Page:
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Hardware & Infrastructure

New Tactics

EMC has slashed prices, formed alliances, and embraced standards. What a change.

EMC Corp. was riding high in the late '90s. Its costly, proprietary Symmetrix boxes dominated the market for high-end storage systems, and the company was rolling in money. Then things turned. Tech spending collapsed. Competitors introduced storage products that were cheaper and easier to operate. The growth of storage networking let businesses make better use of existing resources, reducing the need to buy additional storage. And the price of storage dropped from more than 50 cents per megabyte to 5 cents. It's no surprise that EMC saw sales decline and profits turn to losses.

Today, EMC has changed as much as the storage market it serves. The company squeezed out $35 million in profit in its latest quarter. As storage becomes a commodity, EMC is on its way to being a full-service storage provider with many standards-based products that are--get this--competitively priced. It's forming partnerships with leading vendors in other tech sectors: Last week, EMC revealed that it's adopting Microsoft's Windows network-attached storage operating system for some low-end storage products and said Cisco Systems will integrate some of EMC's storage-management technology into its networking hardware. In June, the company plans to introduce a low-cost NAS device running Oracle 9i database, along with consulting services. Perhaps most surprising is that EMC is committed to developing high-end storage-management software that works not only on its own systems, but also with those of its fiercest competitors.

It's all a big change from the past, and customers have noticed. "EMC always had the Mercedes-Benz of storage, but it came with that kind of price tag," says Jeff Cohen, VP and CIO at JetBlue Airways Corp. That's no longer true. When JetBlue recently sought bids for storage systems, EMC came in cheaper than the competition, he says.

Another longtime customer also has seen changes. "We've seen the company become more flexible," says Doug Bourgeois, CIO at the U.S. Patent and Trademark Office. The office has more than a half million pending patents on file, each made up of 2 to 4 inches of paper, which it wants to digitize and make available online by October 2004. It's been relying on a Symmetrix system for years and is now bringing in EMC's Clariion midrange storage system and its Celerra NAS systems.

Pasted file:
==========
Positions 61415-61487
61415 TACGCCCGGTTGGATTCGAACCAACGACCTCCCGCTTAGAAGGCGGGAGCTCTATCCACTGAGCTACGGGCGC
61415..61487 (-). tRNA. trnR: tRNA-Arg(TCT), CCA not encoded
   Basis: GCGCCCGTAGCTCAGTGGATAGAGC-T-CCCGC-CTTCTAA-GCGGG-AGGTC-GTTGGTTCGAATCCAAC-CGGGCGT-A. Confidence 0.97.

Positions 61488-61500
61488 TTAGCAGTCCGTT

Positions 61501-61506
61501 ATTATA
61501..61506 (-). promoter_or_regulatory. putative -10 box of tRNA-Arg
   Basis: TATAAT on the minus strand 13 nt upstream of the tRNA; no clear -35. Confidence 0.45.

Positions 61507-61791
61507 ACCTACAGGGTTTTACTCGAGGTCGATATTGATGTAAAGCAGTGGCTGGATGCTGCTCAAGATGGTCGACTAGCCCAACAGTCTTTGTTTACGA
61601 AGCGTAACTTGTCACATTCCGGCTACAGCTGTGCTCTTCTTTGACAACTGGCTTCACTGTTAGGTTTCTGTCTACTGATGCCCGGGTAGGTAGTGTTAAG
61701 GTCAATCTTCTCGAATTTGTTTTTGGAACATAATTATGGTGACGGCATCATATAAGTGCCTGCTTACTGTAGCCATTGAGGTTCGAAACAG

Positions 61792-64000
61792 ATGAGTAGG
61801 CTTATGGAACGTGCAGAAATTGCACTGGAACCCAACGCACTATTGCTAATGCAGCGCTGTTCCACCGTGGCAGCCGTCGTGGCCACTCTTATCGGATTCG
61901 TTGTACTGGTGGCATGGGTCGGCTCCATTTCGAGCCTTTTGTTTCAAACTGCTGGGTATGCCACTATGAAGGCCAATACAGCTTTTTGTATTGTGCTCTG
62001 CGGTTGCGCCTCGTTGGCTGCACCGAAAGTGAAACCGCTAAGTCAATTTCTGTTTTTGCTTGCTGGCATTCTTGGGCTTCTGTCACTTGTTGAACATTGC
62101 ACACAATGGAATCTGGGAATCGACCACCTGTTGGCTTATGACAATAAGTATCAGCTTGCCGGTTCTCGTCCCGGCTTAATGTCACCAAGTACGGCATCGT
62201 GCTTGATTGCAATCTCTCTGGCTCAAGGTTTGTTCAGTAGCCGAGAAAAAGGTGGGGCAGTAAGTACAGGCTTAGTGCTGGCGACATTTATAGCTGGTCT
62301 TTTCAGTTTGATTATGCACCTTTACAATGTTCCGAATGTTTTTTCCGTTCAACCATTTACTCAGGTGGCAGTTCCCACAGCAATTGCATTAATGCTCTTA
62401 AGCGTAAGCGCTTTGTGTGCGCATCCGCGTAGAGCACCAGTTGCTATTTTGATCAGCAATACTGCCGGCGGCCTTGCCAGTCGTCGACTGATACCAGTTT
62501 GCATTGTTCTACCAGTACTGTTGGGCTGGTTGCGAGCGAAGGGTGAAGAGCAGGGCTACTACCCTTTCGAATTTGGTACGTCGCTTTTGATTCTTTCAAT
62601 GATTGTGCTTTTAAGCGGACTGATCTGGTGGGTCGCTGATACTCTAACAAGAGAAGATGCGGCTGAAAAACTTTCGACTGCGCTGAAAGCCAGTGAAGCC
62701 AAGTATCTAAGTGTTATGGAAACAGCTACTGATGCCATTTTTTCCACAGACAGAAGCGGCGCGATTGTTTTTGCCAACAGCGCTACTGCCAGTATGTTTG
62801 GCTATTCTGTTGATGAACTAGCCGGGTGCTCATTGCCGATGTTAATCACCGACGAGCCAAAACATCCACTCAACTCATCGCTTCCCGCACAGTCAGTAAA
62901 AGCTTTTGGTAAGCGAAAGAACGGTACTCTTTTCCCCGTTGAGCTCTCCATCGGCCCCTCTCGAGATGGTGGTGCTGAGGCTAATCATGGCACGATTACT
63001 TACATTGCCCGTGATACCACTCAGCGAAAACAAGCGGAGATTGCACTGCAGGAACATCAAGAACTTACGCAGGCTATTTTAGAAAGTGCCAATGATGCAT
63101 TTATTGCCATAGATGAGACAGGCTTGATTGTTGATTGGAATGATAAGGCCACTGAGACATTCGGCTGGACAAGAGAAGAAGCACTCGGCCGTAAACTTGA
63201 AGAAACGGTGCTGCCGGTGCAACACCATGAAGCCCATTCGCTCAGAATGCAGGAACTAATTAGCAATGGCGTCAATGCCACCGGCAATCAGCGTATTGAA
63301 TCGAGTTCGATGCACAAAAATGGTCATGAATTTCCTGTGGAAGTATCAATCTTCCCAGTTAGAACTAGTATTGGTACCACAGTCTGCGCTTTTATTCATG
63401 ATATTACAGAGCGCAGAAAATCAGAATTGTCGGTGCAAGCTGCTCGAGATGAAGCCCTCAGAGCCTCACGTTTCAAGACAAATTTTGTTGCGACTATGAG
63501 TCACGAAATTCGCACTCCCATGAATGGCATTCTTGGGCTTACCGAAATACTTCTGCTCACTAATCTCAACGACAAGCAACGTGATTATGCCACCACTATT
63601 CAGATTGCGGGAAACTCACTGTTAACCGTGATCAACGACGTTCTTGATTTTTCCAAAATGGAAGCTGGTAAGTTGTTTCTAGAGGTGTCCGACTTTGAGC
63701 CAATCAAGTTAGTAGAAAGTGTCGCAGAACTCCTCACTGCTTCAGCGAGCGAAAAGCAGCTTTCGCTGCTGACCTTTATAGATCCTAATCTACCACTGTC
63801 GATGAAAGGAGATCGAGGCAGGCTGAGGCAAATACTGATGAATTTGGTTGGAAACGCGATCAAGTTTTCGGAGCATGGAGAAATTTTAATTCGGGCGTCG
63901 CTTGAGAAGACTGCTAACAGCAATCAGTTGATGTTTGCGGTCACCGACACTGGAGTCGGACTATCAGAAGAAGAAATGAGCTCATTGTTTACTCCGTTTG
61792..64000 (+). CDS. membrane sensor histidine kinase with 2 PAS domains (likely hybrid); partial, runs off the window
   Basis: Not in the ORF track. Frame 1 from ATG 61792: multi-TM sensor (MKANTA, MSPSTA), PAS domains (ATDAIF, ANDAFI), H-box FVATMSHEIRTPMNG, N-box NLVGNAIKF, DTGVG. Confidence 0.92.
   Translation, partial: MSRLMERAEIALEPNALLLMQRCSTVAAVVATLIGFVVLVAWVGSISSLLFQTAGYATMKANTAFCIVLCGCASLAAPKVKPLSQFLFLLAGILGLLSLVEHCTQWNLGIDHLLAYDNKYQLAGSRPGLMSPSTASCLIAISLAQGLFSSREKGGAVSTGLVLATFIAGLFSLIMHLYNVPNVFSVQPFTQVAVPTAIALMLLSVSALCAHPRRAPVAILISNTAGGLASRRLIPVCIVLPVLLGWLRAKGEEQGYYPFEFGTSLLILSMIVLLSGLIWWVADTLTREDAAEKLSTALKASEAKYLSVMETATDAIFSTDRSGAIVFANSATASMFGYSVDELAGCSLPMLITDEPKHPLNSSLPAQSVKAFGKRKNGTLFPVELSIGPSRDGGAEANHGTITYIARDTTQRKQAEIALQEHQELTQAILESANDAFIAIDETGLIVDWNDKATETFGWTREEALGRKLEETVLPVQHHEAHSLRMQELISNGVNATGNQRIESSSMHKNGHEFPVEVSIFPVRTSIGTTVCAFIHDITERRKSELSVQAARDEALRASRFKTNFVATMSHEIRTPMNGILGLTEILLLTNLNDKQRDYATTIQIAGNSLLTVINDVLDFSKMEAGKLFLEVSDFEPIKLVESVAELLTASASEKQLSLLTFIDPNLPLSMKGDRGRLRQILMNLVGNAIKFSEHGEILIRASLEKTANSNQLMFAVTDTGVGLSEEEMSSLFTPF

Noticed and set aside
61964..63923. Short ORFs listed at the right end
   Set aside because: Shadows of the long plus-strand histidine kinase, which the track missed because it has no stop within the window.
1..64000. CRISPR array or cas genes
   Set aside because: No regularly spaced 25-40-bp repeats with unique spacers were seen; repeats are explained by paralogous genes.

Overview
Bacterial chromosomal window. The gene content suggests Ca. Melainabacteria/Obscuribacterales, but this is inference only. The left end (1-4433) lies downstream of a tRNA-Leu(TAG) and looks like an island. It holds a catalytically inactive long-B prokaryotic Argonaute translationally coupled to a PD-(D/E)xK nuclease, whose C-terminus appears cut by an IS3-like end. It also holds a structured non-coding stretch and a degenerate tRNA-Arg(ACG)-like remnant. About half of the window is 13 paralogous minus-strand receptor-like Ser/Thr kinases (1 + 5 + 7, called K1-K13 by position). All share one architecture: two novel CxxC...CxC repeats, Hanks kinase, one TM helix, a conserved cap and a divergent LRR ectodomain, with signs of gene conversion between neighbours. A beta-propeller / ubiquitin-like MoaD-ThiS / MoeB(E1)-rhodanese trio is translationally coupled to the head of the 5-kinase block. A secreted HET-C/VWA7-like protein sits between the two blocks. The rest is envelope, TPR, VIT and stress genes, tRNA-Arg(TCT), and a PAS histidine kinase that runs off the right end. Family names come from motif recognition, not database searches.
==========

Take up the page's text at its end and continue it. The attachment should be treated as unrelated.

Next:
EMC will engineer storage-management APIs with Microsoft, says Tucci (right), with Ballmer.
"EMC helps me recognize problems before they become real, and they bring me solutions," Bourgeois says. EMC also has helped him develop better approaches to disaster recovery and data backup.

For EMC president and CEO Joe Tucci, who's been running the company since January 2001, such comments show that the company is making progress. "Three years ago, EMC was high-end Symmetrix storage only, with software products around that," Tucci says. But EMC still has a way to go to get beyond its reputation as a provider of storage products for the world's largest companies and highest-end needs. "We'll go after the low and middle ends with great fervor," he says.

The partnership with Microsoft, which Tucci and Microsoft CEO Steve Ballmer disclosed last week at an EMC event in Las Vegas, is one step in that direction. EMC offers products that start at $20,000 and extend into millions of dollars, but the NetWin 200 storage product running the Windows NAS operating system will start at $50,000 and top out at $130,000 when it's introduced this summer.

EMC joins Dell Computer, Hewlett-Packard, and IBM in licensing the Windows NAS operating system. "It's a big win for Windows, becoming the industry-standard storage platform," says David Freund, an analyst at Illuminata. "It furthers the concept of the commodity storage platform." EMC will continue to sell its Celerra NAS product, which starts at $135,000, to high-end customers who will use it as a gateway into Symmetrix-based storage area networks, among other things. But the product hasn't gained much market share in the small and midsize market.

EMC expects to gain an edge in the commodity storage market by incorporating Microsoft's storage-management application programming interfaces into its ControlCenter management framework to provide tighter control of its forthcoming Windows-based NAS systems and by working jointly with Microsoft on sales and services deals. In addition, "we'll jointly engineer the future development of storage-management APIs with Microsoft," Tucci says. "Windows will be the premier operating system for storage networks."

That could put pressure on Network Appliance Inc., a leading NAS vendor, which uses a proprietary operating system in its products. But the vendor, which works with Microsoft to make sure its NAS appliances support Windows, maintains that its storage products have the advantage of simplicity. "Windows at its core is still an app server operating system. It does a lot of things," says Phil Williams, VP of strategic marketing and alliances at Network Appliance. Williams notes that EMC will have to maintain four different operating systems across its product lines.

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